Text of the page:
Cubans Revolutionize Organic Farming

Cubans made the most of the break up of the Soviet Union. Losing their source of pesticides and fertilizers, they're growing some of the cleanest produce in the world.

by Robert E. Sullivan – Earth Times News Service

The Cuban revolutionary threat is back. In an innocuous, unmarked building in the Miramar suburb of Havana technicians from Fidel Castro's communist government are training cadres from all over Latin America.

The ideology of the new movement is being exported, along with equipment, to nearby Venezuela, Colombia, Jamaica, other Latin American countries, and this time, as far as Europe.

Americans, so far, have been protected by the embargo from the product of the Cuban revolution: clean food.

Cuba has begun to export its biological pesticides and herbicides, but the US embargo prevents Americans from benefiting.

The food is clean — largely free of chemical fertilizers and poisonous pesticides and herbicides — because since the break up of the Soviet Union, Cuba can't afford them.

Necessity in this case being the mother of nature, Cuba may be producing the most chemical free, organic, clean produce in the world. According to the way they tell it, Cubans are getting so good at this organic business that agronomists from all over Latin America come to study at the Institute for Crop Protection (INISAV), a low-profile centre housed in the quiet residential section of Miramar. Trained at INISAV and sent out again to the world to agitate, have been agronomists from Mexico, Colombia, Argentina, Spain, Brazil, Costa Rica, Ecuador, Guatemala, and Jamaica. At least six other countries have signed up, but the discrete directors at INISAV won't reveal their nationalities because, they say, the trainees think their home countries will suffer retaliation from the United States.

The institute has developed a line of completely biological herbicides and pesticides marketed throughout the island under the brand name Biasav.

This year, Cuba. Next, the world. Exports of Biasav have begun, not to the US, of course, but to most of the above countries and others. And in Cuba, almost 100,000 small-to-medium-sized urban gardens have sprung up to provide an ever increasing percentage of the country's vegetable needs. The entire produce of these gardens is 100 percent organic, simply because of a central dictate: no pesticides are allowed inside any city limits. Period. The Castro government is committed to clean food.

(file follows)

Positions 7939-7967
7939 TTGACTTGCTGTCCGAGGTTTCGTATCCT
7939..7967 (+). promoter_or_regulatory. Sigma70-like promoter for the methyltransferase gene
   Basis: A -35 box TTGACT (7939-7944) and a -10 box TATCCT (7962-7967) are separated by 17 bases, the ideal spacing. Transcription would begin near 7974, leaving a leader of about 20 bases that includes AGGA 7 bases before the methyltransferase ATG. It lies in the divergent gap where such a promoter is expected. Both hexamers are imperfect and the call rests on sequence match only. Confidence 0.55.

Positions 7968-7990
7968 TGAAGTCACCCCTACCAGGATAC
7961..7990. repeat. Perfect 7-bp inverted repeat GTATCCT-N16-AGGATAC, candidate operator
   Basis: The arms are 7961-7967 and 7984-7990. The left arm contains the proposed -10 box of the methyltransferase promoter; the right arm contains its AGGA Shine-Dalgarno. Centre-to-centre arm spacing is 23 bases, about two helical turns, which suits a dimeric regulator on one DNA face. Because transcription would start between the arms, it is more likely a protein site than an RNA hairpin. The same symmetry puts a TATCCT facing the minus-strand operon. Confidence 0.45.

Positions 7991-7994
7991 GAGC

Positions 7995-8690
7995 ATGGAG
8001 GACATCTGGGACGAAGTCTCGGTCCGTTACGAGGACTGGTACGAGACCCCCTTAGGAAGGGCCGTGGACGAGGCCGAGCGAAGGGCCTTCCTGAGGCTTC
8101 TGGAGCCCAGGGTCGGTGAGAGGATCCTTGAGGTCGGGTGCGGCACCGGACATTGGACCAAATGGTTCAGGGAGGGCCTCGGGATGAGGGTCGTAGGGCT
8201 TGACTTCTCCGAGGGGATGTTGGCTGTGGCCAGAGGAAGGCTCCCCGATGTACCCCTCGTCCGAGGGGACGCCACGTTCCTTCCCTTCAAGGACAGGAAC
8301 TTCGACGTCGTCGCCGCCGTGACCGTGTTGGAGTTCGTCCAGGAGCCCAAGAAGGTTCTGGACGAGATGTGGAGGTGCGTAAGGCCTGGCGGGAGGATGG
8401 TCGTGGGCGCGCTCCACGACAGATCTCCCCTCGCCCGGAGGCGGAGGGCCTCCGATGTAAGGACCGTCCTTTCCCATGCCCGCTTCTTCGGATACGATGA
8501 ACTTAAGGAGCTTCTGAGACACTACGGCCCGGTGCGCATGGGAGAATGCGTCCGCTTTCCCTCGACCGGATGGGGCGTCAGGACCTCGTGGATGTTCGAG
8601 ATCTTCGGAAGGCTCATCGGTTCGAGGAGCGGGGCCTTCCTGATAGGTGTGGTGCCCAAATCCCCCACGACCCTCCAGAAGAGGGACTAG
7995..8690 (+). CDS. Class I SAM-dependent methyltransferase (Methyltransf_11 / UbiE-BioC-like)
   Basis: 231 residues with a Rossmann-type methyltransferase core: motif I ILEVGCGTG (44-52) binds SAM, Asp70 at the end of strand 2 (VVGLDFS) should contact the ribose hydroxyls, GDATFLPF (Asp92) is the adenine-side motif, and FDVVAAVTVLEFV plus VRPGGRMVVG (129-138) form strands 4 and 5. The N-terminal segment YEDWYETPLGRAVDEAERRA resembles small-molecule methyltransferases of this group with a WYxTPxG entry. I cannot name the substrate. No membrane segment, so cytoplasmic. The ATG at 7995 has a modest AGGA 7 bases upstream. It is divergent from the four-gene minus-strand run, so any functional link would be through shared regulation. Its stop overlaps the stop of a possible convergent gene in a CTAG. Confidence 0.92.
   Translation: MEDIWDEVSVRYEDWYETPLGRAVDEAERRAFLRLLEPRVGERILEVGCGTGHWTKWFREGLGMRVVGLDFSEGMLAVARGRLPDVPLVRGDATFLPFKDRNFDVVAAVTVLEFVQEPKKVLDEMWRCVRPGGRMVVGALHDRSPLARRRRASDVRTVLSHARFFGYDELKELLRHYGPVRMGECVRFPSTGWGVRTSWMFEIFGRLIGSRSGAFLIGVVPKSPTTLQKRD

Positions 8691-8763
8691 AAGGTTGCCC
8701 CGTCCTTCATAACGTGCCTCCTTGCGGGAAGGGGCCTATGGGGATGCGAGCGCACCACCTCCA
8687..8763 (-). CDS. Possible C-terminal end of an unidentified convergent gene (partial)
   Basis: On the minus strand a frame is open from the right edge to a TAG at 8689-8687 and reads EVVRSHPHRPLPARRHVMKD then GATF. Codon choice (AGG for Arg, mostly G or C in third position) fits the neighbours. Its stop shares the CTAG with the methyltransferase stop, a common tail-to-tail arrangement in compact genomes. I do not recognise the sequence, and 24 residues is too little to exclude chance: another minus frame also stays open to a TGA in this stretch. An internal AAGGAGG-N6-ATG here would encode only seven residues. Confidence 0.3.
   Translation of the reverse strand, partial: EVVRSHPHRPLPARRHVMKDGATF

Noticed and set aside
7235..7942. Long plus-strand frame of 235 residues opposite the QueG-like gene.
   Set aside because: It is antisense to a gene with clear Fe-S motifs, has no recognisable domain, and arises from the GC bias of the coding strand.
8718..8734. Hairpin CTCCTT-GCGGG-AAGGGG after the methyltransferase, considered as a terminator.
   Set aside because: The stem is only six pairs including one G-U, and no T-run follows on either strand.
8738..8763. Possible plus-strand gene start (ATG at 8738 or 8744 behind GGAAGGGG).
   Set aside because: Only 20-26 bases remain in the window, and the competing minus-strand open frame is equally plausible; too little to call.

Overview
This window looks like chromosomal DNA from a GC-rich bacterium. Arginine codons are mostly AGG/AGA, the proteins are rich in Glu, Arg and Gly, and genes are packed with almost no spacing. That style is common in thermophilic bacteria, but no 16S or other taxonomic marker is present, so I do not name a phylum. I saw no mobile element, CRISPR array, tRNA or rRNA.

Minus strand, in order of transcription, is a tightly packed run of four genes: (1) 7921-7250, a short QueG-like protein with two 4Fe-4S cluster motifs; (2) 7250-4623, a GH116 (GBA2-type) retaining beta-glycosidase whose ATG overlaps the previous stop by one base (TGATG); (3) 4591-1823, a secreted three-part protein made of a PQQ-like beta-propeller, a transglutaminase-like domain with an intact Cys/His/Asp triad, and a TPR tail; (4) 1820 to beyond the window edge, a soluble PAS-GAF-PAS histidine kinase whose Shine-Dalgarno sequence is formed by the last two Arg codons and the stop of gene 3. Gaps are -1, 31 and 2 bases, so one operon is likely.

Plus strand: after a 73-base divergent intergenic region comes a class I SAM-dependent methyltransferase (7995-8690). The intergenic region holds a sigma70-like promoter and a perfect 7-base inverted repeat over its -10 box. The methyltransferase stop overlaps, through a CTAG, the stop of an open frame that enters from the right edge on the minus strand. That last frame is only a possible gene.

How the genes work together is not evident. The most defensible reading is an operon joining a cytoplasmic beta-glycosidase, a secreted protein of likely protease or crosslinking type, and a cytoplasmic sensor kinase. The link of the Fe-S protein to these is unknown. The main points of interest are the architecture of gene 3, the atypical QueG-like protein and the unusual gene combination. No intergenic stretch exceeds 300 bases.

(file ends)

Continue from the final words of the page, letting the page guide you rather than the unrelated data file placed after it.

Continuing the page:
What happened?
Ask any 10 Cuban agronomists–they have 140 PhDs in the Agriculture Ministry alone, plus 10,000 graduate agronomic engineers–why has Cuba gone organic, and you'll get the same answer 10 times: it is safer for the campesinos (the workers in the field); safer for the workers who consume, and safer for the workers' families.

It is, after all a socialist country. "Agriculture of the humble, by the humble and for the humble," says one government functionary.

But all 10 will say the real incentive was the loss of Soviet support.

When the Soviets were supplying chemical fertilizers, pesticides, and herbicides, and tractor driven equipment to apply them, "We used to spray the crops every six days," says INISAV engineer Esperanza Rijo-Camacho, "whether they needed it or not."

"Luckily, and I choose my words carefully, luckily, the roof caved in 1989," says Mavis Alvarez of the Cuban Small Farmers' Association (ANAP), which has decided to go as organic as possible because the system is sustainable. "It made us pay attention to that which was already there–more-rational methods."

Harmony with the land
"We like to call it 'ecological agriculture,'" Alvarez says. "It is a much wider concept, which involves harmony with the land, and the environment … If we don't save our natural resources, we are without a basis for development.

"The campesino in the land is much more able to cooperate with the environment than large-scale farms."

And in Cuba the small farmer is no small potatoes. "We have about 250,000 members, and with their families that averages out to about a million people working the land," says Alvarez, "and we are not a non-governmental organization. We are part of the revolution and support it.

"The state is committed to ecological farming."

"Yes, it is," says Juan Jose Leon-Vega, the Director of External Relations for the Agriculture Ministry. "I don't believe many people know how big organic farming in Cuba really is."

How big? About 1,500,000 hectares (3.7 million acres) totally biological, he says, of a total of about 2,500,000 (6.2 million) non-sugar hectares of farmland. The rest, because of shortages, get precious few artificial fertilizers, and with some exceptions, such as rice, virtually no chemical pesticides or herbicides.

"This is true," says LeonVega, "For two reasons. First is the disappearance, within one year, of Soviet aid, including millions of tons of fertilizers, insecticides and pesticides, all our tractors, and more importantly, the oil to run them.

"The second is the blockade. It now costs about $800,000 to $1,000,000 per shipment of anything, not even counting the contents."

One big result of the double trouble was the 1993 decision to break up the big state-owned farms and give the land to the campesinos. When Fidel Castro came to power in 1959, about 20 percent of the land was put in the private hands of campesinos, who farmed it, and 80 percent held by the state in the form of huge Soviet-style farms.